Sigh… been wondering if I should post this since I started reading the information available here on the forums, and I thought, “I really have everything to gain if I can figure out how to subscribe to the game.”
Here’s the situation:
I live in the Philippines, and the only retailer here that sells original games not only has no stock left for LOTRO, but also doesn’t sell the prepaid cards.
I received a founder’s referral from a twitter buddy who lives in one of the territories that is supported by Turbine.
I found a post at ( http://forums.lotro.com/showthread.php?t=281296 ) which mentions that credit card subscriptions can only be done if you live in the US, Canada, New Zealand, or Australia.
I freak out internally. I check the My Account page, and try the Buy now Button, and it’s true.
Then I remembered the PayByCash option. Well, just checked PayByCash’s site, and attempted to purchase 90 days of play… and apparently, my IP address or something indicates to the site that I’m in a restricted country.
Below is the text from the error message:
We’re sorry! The Lord of The Rings Online has asked PayByCash not to accept payments from your country. We provide The Lord of The Rings Online information about how often and from what countries their potential customers have this problem.
Thank you for considering PayByCash.
Given all this information, I’m running out of hope that I can play the game beyond the ten day trial. As I can see it, the only way I can find to play this game is if I use Western Union or some other service to send money to my uncle in the States so he can buy prepaid cards for me en masse, if LOTRO prepaid cards are still being sold on the cheap.
Thing is, I don’t think he’ll accede to my request seeing as his family’s also strapped for cash because of the recession.
I could try calling up customer support to setup a subscription, but if they give me a “no” answer, then I’ll have made a long distance call at some odd hour of the morning just to be rejected again.
I don’t want to give up on LOTRO, but unless, by some miracle, the Community manager for LOTRO steps in (she contacted me via Twitter) and finds some loophole for me to play the game, I think I’m out of options.
I know it’s silly to want to play a game this badly, but I really think it’s a great game based on some astounding literature, and I’d like to be a part of it.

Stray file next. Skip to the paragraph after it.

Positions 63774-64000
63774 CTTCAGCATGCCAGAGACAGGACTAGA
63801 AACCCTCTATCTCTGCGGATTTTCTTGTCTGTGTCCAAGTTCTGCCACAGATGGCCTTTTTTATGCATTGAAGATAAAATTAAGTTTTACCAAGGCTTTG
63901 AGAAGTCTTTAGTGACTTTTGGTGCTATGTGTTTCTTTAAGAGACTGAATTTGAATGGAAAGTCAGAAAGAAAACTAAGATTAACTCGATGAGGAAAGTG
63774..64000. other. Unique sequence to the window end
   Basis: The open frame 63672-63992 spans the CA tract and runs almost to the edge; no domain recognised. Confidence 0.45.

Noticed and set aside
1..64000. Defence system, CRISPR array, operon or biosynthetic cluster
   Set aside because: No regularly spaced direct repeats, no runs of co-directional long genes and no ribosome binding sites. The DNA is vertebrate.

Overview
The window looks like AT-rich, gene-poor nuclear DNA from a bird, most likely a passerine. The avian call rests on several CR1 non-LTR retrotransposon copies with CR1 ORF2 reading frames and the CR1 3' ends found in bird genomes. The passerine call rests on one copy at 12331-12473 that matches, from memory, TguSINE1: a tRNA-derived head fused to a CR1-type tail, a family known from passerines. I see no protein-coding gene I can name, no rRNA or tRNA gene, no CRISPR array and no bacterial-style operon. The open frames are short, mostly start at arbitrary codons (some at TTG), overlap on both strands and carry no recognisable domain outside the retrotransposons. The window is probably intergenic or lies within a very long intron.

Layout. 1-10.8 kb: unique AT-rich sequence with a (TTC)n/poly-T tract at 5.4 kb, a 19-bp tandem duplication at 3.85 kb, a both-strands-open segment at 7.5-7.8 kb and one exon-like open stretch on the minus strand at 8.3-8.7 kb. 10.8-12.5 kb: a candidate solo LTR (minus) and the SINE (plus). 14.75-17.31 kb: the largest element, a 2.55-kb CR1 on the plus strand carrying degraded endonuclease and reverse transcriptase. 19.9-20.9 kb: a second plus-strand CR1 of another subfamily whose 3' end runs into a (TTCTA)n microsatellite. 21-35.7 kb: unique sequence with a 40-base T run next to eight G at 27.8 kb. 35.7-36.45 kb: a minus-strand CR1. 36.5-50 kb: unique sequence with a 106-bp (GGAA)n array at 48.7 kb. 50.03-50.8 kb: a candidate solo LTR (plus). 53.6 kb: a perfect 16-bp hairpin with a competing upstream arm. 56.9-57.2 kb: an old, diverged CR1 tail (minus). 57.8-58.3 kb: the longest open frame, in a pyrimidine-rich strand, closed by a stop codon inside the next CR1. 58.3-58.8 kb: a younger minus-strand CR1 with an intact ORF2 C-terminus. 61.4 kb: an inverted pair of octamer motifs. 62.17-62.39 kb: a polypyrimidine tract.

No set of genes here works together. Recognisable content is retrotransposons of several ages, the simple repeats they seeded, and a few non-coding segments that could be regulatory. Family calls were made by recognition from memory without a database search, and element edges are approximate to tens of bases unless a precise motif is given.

Within the past three days, I’ve managed to learn how persevering I am and patient with regard to setbacks, mostly because Turbine is having issues of its own with its Trial account and subscription systems. I can understand that.
I can even accept the fact that my connection or some part of the connection between my router and gls.lotro.com is pinging back asterisks: that’s the nature of the internet connection that people face sometimes.
What I can’t accept is going through all these hoops to get into a game just to be pushed back at this very last, and perhaps most important, turn.
In any event, it’s 3:32 am where I’m at now. I’m drained, both physically and mentally, and I hope that, when I wake up in five to eight hours’ time, something will have changed. Maybe something small, or something miraculous, but just something…
Perhaps something as preordained as a young hobbit picking up a ring that could save or damn the world.
Godspeed to you all.
I woke up this morning to a direct message from Meghan Rodberg, Senior Community Manager at Turbine. She forwarded my post to the Account Supervisor to see if he could help and told me she would get back to me after a day or so.
I don’t know if it was my persistence that did the trick, or luck, or whatnot, but I learned the value of knowing when to keep a cool head and analyze the situation and when to let your emotion guide the way. As I see it, I had exhausted all logical and hypothetical options, so a plea based on the experience I’d gone through seemed like the only course of action left: a mild, tired rant, so to speak.
Honestly, even if I don’t get into LOTRO at this point, this is the kind of customer service experience that really makes me feel like I’m valued as a consumer. I doubt they can do this for every customer, and I doubt anyone can logistically pull off such a task as to make the customer service experience a positive one despite experiencing setbacks, but one thing I will say is this: for all its issues at the moment, Turbine has earned my respect and support for trying.